By Jeff John Roberts
October 6, 2017

Jony Ive is a legend in the design world who is best known for bringing a distinct mix of understatement and elegance to numerous Apple products.

One reason he has achieved so much is because of a quality he learned from Apple’s late founder Steve Jobs: focus.

“I had the most wonderful teacher in Steve. I’ve never met anyone with his focus,” said Ive, speaking at the New Yorker‘s TechFest on Friday afternoon in Manhattan. Ive described his daily lunch meetings with Jobs, and how the mercurial Apple leader would repeatedly ask him what projects he had refused.

“There are measures of focus and one of them is how often you say no…Focus means putting aside things you’re passionate about,” said Ive.

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The designer, clad in a light blue t-shirt, white pants and a white Apple Watch, also described how Jobs’s relentless focus on product quality helped rescue Apple from “near irrelevance.”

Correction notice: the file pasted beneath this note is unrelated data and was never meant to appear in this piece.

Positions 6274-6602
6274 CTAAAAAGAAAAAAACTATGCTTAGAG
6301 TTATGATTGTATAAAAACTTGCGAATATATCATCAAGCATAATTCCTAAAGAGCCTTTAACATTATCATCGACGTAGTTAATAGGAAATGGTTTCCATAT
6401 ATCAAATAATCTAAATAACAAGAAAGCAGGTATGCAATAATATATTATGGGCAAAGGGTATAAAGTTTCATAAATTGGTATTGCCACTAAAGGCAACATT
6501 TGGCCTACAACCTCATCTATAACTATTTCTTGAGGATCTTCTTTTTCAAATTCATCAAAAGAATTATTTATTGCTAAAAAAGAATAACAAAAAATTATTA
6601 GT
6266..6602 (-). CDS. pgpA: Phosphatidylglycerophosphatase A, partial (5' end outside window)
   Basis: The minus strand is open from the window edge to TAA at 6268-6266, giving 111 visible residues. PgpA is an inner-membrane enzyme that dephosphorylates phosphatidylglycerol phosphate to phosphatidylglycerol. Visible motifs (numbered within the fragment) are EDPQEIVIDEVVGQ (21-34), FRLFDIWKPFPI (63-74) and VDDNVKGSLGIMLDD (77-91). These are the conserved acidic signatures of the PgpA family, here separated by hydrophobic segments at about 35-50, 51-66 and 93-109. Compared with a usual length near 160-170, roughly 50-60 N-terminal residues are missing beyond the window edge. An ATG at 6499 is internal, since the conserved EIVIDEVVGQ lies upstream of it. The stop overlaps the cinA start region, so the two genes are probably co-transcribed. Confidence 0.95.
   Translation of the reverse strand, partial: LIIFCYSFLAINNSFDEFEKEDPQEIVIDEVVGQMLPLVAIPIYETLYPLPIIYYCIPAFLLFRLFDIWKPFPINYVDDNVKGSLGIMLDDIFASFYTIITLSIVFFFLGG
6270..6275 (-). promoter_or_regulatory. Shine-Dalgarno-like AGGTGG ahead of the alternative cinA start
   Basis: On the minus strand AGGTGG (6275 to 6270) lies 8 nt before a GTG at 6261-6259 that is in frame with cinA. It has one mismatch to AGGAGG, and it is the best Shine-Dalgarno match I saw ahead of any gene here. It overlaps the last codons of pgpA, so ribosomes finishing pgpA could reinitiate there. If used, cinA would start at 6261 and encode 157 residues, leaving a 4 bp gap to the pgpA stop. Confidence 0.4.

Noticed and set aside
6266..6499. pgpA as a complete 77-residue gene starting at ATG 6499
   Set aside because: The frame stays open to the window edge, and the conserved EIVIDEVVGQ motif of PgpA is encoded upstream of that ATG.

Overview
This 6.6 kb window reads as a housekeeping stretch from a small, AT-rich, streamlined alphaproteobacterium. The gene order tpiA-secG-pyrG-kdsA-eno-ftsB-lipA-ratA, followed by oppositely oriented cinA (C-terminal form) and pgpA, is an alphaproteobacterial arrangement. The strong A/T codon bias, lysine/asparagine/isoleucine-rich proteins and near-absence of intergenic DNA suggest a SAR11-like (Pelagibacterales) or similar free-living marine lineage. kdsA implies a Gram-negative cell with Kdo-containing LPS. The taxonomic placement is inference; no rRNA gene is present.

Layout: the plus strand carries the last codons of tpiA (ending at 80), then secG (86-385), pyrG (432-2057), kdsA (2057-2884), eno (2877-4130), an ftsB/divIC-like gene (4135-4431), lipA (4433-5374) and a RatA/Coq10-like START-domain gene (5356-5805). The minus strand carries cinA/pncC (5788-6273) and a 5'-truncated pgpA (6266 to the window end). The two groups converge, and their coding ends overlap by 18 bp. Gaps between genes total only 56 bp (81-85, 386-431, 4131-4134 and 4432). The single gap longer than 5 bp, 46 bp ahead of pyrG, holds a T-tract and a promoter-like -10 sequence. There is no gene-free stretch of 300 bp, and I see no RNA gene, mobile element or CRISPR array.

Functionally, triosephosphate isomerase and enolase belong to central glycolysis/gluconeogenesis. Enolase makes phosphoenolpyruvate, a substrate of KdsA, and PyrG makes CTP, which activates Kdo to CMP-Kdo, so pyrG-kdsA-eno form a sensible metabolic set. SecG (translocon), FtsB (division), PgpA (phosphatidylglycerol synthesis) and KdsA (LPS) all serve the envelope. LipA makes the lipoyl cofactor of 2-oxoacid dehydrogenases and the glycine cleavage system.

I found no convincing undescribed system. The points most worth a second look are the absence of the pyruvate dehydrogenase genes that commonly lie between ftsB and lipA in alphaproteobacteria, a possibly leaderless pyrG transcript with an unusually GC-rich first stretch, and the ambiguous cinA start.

When Jobs returned to Apple in 1996, Ive recalled, he didn’t bring a bottom line fixation that had pre-occupied a series of short term CEOs before him.

“Steve was very clear that the goal of Apple was not to make money,” he said, even though the company was in dire financial straits.

In his chat with New Yorker editor David Remnick, Ive also shared some more general ideas about his design philosophy.

“Every single object that is made testifies to the values and preoccupations of the people who got together to make it,” he said, adding that he found many designs in the world around him to be “terrible” or “flippant.”

Ive, who was the subject of a seminal 2015 New Yorker profile, did not discuss his future at Apple or his current projects. In the last year, there have been rumors that the famous designer has been stepping into a lower profile role.

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